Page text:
Thursday, April 24, 2014

Common but precious

          With spring come dandelions. Nuisance or blessing?

My friend Bob waxed eloquent when he typed wisdom on his computer keyboard and posted it on Facebook: 

"Right now the yard of our 'little house where the sidewalk ends' is filled with dandelions, perhaps to the befuddlement or bewilderment of our good neighbors with their beautiful manicured lawns. However, they are kind people and there appears to be no bitterness in their hearts over our abundance of yellow treasures. We love our dandelions! For us they are not weeds but food for man and beast, bright, spring wild flowers to cheer the soul. To us dandelions mean HOPE."

What is this mysterious wild flower that can clone itself multiple times without any effort? 

The name comes from the French dent de lion meaning "lion's tooth."  Like other members of the Asteraceae family, the flower head is not simply one blossom, but is actually composed of dozens of tiny individual flowers collected together into one composite floret which can reproduce without pollination.  

After flowering is finished, the dandelion flower head dries out for a day or two, goes to seed, and the white-headed floret is now a mega-bunch of seeds. The whispy blowball of little parachutes opens into a full sphere. Each little parachute is a seed capable of becoming another offspring genetically identical to the parent plant.  File:The dandelion.ogv  The seeds are wind-bourne or "kid-bourne" as children have fun blowing the floret to the wind. (I loved doing that as a child!) That's why dandelions disperse and multiply so fast!

Did you know the little dandelion heads get tired and close up to sleep under the stars at night and open again at dawn to reflect the morning sun? As a child, have you ever put the flower under someone's chin to see if their chin turned yellow? If it did, they were supposed to love butter! (I did that as a child!)

It is considered a noxious weed and nuisance in residential and recreational lawns and golf courses because they have long tap roots and so are difficult to get rid of. On the other hand, they have been used by animals and humans for food and for herbs since pre-history.

Either raw in salads or boiled to reduce the bitterness and seasoned, the leaves are not only delicious but contain abundant vitamins and minerals, especially vitamins A, C and K, and are good sources of calcium, potassium, iron, and manganese. The flower petals, along with other ingredients, usually including citrus, are used to make dandelion wine. (I know--my grandfather used to make it.) The ground, roasted roots can be used as a caffeine-free dandelion coffee. Dandelion is one of the ingredients of root beer. The leaves were once delicacies eaten by the Victorian gentry, mostly in salads and sandwiches.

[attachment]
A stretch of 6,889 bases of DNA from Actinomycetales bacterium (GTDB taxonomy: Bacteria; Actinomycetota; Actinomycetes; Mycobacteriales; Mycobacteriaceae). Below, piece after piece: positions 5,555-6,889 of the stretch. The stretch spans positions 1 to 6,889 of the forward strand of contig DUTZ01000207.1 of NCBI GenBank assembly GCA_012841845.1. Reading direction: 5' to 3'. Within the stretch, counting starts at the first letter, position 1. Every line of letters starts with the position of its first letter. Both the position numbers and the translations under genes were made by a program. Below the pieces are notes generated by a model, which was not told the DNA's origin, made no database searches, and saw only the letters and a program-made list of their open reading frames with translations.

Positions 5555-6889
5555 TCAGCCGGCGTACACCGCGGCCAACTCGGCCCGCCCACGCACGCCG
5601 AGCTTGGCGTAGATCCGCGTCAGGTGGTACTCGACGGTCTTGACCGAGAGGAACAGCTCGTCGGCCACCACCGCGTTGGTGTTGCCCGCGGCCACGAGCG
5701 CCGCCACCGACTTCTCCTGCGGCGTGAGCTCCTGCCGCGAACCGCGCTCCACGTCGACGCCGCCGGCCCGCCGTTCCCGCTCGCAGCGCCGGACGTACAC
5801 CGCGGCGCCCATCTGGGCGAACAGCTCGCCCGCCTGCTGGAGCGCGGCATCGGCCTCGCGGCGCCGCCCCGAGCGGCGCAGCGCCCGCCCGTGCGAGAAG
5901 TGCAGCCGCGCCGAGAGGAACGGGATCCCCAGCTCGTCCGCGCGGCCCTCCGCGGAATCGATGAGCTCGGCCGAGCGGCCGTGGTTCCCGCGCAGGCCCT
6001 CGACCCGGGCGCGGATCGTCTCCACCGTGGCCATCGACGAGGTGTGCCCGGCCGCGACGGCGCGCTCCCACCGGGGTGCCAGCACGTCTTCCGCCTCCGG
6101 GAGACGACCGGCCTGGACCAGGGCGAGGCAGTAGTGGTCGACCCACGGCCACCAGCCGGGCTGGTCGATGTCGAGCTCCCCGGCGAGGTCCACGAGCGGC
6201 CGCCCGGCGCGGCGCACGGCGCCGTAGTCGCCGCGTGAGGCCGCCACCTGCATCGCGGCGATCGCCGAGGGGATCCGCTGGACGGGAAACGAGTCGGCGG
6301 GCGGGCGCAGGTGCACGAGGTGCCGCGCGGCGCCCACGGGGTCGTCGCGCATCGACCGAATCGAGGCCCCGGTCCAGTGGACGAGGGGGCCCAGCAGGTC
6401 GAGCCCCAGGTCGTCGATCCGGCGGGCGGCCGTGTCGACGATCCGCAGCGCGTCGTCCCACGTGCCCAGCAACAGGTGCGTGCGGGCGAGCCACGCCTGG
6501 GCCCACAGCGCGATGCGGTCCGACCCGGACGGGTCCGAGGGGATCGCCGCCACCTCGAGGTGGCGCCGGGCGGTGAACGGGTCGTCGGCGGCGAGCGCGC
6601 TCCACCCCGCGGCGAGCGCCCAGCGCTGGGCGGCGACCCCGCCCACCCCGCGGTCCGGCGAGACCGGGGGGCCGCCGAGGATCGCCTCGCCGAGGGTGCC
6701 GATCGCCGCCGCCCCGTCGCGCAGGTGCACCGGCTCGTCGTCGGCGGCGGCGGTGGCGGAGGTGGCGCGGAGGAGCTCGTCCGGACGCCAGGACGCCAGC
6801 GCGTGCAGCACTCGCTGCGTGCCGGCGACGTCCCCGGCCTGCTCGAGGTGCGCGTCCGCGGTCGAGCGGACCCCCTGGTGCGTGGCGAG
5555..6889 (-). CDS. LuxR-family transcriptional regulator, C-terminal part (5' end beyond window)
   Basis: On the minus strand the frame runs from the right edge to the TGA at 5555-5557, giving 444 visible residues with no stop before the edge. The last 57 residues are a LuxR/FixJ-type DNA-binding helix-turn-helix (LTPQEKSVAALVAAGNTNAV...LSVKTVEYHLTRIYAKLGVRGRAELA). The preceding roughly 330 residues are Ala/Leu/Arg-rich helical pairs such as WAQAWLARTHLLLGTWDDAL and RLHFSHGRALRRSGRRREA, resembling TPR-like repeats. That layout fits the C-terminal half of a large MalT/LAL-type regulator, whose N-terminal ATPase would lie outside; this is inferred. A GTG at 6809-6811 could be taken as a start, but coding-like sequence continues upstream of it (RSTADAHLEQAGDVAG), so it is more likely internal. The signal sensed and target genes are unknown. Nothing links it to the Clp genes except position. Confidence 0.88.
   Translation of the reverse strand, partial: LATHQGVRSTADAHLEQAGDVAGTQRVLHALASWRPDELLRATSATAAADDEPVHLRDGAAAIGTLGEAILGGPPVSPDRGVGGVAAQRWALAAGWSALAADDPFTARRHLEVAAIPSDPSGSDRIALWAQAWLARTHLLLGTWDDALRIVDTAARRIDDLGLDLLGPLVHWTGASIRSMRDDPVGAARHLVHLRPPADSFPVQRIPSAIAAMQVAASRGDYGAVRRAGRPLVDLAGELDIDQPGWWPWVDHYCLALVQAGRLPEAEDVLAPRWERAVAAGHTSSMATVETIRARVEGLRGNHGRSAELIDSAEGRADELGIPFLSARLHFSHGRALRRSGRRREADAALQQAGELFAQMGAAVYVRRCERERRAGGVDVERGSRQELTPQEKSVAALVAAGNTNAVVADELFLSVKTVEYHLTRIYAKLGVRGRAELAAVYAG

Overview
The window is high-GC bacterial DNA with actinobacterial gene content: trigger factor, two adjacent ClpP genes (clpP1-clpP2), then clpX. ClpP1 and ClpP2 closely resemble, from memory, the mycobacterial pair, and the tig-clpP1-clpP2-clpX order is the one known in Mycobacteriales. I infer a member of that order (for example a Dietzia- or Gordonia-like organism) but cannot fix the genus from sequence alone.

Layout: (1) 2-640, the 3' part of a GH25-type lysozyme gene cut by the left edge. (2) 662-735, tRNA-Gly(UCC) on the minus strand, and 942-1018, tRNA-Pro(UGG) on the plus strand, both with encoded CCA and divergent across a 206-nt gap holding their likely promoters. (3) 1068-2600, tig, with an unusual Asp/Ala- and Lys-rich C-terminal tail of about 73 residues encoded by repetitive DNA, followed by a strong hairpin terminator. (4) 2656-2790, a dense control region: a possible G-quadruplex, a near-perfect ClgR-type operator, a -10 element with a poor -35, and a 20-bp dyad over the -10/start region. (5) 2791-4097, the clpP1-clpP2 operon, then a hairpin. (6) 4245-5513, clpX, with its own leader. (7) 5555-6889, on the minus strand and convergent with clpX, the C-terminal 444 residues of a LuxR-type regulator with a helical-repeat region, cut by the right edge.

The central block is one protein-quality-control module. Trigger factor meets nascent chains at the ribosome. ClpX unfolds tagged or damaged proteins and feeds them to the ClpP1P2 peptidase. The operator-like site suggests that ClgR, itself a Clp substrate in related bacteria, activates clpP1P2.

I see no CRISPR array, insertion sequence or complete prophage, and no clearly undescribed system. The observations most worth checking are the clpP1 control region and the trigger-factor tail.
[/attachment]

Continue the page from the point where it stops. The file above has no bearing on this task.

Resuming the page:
Historically, dandelion was prized for a variety of medicinal properties, and it contains a wide number of pharmacologically active compounds. It has been used in herbal medicine to treat infections, and bile and liver problems. 

The dandelion plant is a beneficial weed even as a good companion plant for gardening. Its deep, long and strong taproot (I know how long and strong...I had to dig up dandelions on our lawn every year!) brings up nutrients for shallower-rooting plants, and adds minerals and nitrogen to soil. It is also known to attract pollinating insects and release ethylene gas which helps fruit to ripen. How marvelously God planned for the network of interdependence of His creation!

From Genesis to Revelation the Bible speaks of God's provision of creating plants for eating and for medicine.  And He sprinkled plants throughout the earth in multiplied varieties and colors simply for beauty, for the enjoyment of the people whom He created. Even those flowers which you can't eat and from which you can only derive visual pleasure and fragrance. Jesus spoke of the flowers of the field, the striking beauty in which God clothed them, and their exemplary attributes for us. 

Just because dandelions are so common and ordinary let's not discount God's creative hand in blessing us with so many of them. Let's recognize their beauty and their usefulness. Likewise, there are no common and ordinary people--all are unique and precious in His sight and Jesus gave His life for each of us.  

Yes, Bob, the dandelion is a "HOPE" flower, not a noxious weed. So enjoy! Of course your neighbors might not be as happy when thousands of little "parachutes" come sailing on the wind in the direction of their lawns!

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